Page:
If you’re just starting your business, selling something for 97 or for 99 isn’t going to be the difference between success or failure. Yes, there may be an uptick in sales, but there’s NEVER going to be a big enough uptick to make or break your business.
So, to answer the question: What converts better?
I say: It doesn’t matter!
And that’s probably why you don’t see any online split test results about 97 or 99 or 100 dollars.
Now, let’s talk about what you SHOULD test when it comes to pricing.
When you’re price testing, you’re looking for what’s known as price elasticity.
That means, you’re looking to raise your prices until you see your conversion drop off so significantly that it doesn’t make sense to keep it at the new high price.
As an example…
Let’s say out of 100 clicks, you convert at 10 percent at a 20 dollar price point. That means you make 200 dollars because you’ll get 10 transactions at 20 dollars.
But let’s say out of 100 clicks you convert at 3 percent for 100 dollars. That means, for 3 sales, you’re making 300 dollars.
Now, of course, more money doesn’t always mean its the right decision.
Maybe you’re looking for MORE customers as MORE is part of your business model (meaning you have backend stuff you want to sell).
But if revenue is the model, it would make sense to try raising prices to 100 dollars.
But if you raised it to 200 dollars and you saw a half a percent conversion, then you’ve got a problem. Because you’d make LESS.
And that’s the turning point… when you make LESS from the same traffic. And that’s a BIG problem.
You want to find the price point at which you can make the most revenue with the same traffic.
And doing that, can be the difference between making a successful business and a failed business.
That’s why price elasticity is the most important pricing test to focus on.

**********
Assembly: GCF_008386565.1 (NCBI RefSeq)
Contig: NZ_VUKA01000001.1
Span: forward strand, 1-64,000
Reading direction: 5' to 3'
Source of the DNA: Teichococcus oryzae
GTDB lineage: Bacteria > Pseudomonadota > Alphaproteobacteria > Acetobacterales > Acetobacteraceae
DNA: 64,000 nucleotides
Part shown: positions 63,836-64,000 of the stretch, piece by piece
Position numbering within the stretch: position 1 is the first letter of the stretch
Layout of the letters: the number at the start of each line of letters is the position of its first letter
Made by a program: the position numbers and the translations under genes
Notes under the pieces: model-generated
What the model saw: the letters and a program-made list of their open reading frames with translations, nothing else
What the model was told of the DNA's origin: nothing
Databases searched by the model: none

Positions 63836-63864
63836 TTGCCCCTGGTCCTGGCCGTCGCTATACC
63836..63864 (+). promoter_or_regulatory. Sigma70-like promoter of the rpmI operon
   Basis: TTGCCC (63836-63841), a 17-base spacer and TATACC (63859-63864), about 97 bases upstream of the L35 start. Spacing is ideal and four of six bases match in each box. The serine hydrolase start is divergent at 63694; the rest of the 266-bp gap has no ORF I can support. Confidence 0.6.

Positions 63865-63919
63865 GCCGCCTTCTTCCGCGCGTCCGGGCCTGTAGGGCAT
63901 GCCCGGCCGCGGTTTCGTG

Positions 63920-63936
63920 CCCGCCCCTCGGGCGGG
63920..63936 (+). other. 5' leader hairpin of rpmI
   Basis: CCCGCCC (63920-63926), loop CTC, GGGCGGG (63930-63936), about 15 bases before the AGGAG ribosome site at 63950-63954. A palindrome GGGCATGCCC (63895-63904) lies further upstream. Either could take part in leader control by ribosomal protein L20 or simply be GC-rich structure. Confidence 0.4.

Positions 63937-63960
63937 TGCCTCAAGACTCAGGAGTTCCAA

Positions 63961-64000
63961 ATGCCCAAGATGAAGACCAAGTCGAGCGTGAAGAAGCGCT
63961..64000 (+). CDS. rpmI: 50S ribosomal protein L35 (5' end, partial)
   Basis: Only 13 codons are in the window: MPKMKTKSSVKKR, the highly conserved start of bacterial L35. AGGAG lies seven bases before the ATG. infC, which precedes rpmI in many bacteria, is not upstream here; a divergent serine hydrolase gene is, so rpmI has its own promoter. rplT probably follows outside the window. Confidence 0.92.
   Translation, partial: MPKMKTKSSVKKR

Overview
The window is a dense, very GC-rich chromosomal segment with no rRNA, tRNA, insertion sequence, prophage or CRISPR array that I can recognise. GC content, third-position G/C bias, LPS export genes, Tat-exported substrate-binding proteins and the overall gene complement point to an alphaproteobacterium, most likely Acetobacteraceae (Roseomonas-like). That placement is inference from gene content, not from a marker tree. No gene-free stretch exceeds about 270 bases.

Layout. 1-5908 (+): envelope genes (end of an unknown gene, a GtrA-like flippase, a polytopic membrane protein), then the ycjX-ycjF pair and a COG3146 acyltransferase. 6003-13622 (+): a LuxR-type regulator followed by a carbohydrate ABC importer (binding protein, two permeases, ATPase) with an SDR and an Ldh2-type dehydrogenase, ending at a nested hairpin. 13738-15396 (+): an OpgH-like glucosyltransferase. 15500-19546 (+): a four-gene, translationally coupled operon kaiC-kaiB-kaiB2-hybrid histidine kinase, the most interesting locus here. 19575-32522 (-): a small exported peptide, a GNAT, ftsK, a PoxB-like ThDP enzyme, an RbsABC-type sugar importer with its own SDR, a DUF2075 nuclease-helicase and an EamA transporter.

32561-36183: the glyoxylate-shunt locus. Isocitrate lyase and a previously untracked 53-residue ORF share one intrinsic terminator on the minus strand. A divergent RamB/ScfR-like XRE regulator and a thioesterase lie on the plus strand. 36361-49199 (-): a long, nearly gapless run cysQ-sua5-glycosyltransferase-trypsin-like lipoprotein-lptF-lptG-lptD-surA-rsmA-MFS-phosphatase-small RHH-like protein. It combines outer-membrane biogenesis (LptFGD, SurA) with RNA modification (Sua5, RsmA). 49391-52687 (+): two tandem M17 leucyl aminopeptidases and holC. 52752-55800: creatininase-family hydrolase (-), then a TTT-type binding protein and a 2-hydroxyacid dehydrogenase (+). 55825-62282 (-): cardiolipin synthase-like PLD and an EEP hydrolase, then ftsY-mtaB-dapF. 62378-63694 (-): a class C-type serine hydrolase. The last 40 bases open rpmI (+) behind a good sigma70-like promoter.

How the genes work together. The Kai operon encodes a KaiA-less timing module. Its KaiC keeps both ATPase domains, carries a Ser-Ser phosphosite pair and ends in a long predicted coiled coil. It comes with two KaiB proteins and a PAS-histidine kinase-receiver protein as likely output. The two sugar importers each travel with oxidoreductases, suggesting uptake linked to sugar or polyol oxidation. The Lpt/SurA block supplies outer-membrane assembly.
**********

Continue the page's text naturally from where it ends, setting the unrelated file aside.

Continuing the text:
That said, there’s ONE psychological effect I want you to know about.
It’s known as the left digit effect.
Long story short:
When people view prices, they look at the left digit, and rarely the right digit.
So, in many cases, 39 dollars seems a lot cheaper than 40 dollars. And 99 dollars seems a lot cheaper than 100 dollars.
But there’s one caveat:
New research came out that suggests this:
When selling products or services based on a feeling or emotions, a round number like 40 dollars may work better than a number like 39 dollars.
But you know what?
I’m just going to sell it for 39 dollars every time. Because I’m not going to waste my time and money testing for a dollar.
I’m going to test for price elasticity, and you should to.
Now, I have a question for you. How do you price your products or services online and why? Do you plan to test for price elasticity after watching this video? Leave a comment and let me know. I’d love to hear your insights.
And when you’re done watching the video, I want you to do something simple: share your experience with pricing your products and services. What worked? What didn’t work? Or, if you haven’t done anything rigorous, that’s okay too. Just let us know how you came up with your prices.